Several studies have shown that alcohol can have a direct effect on dementia and Alzheimer’s disease. In this article we would like to discuss the results of several studies that were done on this subject so that all of the caregivers and family members of those with dementia and Alzheimer’s patients will be aware of how alcohol can affect the disease. Those who drink alcohol on a daily basis have shown to have a decreased chance of getting Alzheimer’s disease when compared to those who abstain from drinking or very rarely drink. That being said, it is important to note that those who abuse alcohol were far more likely to get Alzheimer’s than those who drink in moderation.
Alcohol consumption in moderation can help slow or prevent the progression of dementia and Alzheimer’s disease. For those who have mild cognitive impairment, it is said that one drink a day can slow the development of dementia by as much as 85%. That means that those who drink at least one drink a day will develop dementia at an 85% slower rate than those who do not drink. In studies that compared seniors aged 75 and older, those that drink were still only half as likely as non-drinkers to develop dementia.
Studies that looked at the cognitive function of older women (age 65+) found that women who moderately consumed alcohol scored better on memory, concentration, abstract reasoning and language tests and were 20% less likely to experience poor memory as they aged compared to non-drinkers. Several studies have shown that moderate drinkers of both sexes receive higher scores on cognitive tests and demonstrate less signs of cognitive decline as they age.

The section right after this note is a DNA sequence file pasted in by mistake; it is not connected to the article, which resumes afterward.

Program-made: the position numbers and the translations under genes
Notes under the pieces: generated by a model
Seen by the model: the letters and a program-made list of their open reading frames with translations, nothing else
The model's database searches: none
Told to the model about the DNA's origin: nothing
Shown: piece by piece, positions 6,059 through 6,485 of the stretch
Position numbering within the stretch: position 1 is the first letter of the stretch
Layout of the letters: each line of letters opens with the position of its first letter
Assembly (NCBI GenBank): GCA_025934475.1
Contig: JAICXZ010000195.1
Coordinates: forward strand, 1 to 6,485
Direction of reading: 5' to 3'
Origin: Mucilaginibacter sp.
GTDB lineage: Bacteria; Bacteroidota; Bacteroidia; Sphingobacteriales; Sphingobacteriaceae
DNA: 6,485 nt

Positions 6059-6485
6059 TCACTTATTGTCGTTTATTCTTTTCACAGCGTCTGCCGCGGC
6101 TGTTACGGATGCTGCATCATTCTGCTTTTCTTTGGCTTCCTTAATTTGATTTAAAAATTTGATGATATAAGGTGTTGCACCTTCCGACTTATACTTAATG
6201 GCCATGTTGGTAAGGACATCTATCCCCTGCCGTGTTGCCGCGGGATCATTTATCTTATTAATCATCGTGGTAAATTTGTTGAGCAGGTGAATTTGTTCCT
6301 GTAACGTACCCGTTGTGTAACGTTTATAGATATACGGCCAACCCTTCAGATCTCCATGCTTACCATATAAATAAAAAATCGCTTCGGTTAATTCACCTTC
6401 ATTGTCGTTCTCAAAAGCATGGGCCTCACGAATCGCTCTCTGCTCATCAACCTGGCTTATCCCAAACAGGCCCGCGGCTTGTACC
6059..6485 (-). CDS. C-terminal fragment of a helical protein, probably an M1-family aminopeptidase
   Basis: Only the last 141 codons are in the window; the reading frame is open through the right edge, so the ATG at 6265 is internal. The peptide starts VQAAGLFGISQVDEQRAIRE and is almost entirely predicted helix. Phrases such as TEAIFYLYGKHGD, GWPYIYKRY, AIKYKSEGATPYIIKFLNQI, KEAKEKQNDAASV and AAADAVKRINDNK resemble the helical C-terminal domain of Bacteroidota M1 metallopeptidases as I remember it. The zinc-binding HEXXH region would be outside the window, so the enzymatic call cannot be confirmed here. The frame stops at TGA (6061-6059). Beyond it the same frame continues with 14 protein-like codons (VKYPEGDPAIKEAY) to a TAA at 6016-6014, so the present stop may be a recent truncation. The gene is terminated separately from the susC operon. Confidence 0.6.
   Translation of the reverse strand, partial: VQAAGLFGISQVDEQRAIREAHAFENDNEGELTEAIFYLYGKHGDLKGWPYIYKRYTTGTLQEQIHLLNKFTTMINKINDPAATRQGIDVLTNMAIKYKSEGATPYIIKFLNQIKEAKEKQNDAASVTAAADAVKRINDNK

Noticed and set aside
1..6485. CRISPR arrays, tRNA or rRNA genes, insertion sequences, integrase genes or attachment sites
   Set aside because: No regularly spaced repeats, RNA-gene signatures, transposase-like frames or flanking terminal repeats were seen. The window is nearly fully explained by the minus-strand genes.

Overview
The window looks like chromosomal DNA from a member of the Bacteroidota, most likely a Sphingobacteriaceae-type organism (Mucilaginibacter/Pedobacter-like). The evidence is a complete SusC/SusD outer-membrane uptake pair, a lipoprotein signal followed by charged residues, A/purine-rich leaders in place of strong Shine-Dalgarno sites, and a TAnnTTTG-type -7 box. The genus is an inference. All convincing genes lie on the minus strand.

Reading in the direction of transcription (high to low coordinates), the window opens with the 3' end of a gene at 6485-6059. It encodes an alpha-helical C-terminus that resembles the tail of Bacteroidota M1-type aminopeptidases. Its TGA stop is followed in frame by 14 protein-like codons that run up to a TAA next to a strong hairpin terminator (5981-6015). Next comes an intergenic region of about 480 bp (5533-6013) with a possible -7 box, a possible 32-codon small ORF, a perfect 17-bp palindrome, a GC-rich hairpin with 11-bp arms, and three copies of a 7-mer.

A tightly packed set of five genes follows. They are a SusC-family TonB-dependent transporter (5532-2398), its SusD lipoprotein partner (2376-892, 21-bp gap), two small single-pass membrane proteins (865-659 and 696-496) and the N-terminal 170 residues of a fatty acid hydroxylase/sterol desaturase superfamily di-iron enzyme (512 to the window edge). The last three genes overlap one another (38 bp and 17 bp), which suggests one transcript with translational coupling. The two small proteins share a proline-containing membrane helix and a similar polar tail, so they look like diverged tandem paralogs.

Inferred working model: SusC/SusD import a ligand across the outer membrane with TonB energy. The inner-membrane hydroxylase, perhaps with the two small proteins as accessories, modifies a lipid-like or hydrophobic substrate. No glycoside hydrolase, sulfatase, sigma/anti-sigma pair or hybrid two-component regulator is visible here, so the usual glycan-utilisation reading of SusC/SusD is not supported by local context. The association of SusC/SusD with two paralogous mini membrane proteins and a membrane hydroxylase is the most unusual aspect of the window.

Even though moderate drinking can be good for your brain, it is important to understand what moderation means and avoid alcohol abuse and excessive drinking. Excessive drinking can lead to what is called alcohol dementia. Alcohol dementia is caused by long term alcohol abuse and it can result in serious neurological damage and memory loss. Even for those without alcohol dementia, up to 10% of patients diagnosed with regular dementia have a history of alcohol abuse. If you are under 65, consuming too much alcohol can cause early onset Alzheimer’s disease or early onset dementia, most commonly presented as alcohol dementia.
When it comes to what type alcohol you should drink, the studies suggest that it does not matter what type you drink and the participants in the studies commonly drank beer, wine or liquor. It is important to keep in mind that beer, wine and liquor or mixed drinks contain different amounts of alcohol which means that the standard amount for these drinks will vary. A standard drink of beer is one 12 ounce can or bottle, but a standard drink of regular wine is only 5 ounces because it contains a higher alcohol volume. If you are drinking port wine or sherry, you should only drink about 3 or 4 ounces and if you are drinking hard liquor you should only have a 1.5 ounce shot. Knowing how much alcohol is in a standard drink is very important in the prevention of Alzheimer’s disease and dementia.
For those who are caregivers of someone with Alzheimer’s disease, it is important to monitor their alcohol intake. Alcohol in moderation can slow the progression of dementia, but Alzheimer’s patients might have a hard time remembering how much they have had to drink and how much is in a standard drink. Allowing someone with Alzheimer’s to drink too much can cause further memory impairment and speed up the progression of their disease. In order to improve your loved one’s quality of life, you should make sure that they do not consume too much alcohol on a daily basis so that their disease will not progress too quickly. Limiting your loved one’s consumption of alcohol can also make caring for them easier by decreasing the likelihood that they will become agitated during the times that they need help or care.
Be sure that you know what moderate drinking is for your weight, age and gender or for your loved one that you are providing care for so that you can avoid alcohol abuse that could lead to cognitive impairment. When it comes to drinking alcohol keep in mind the tips from this article so that you can drink responsibly and in moderation and hopefully prevent yourself from developing Alzheimer’s disease or help a loved one slow the progression of their disease.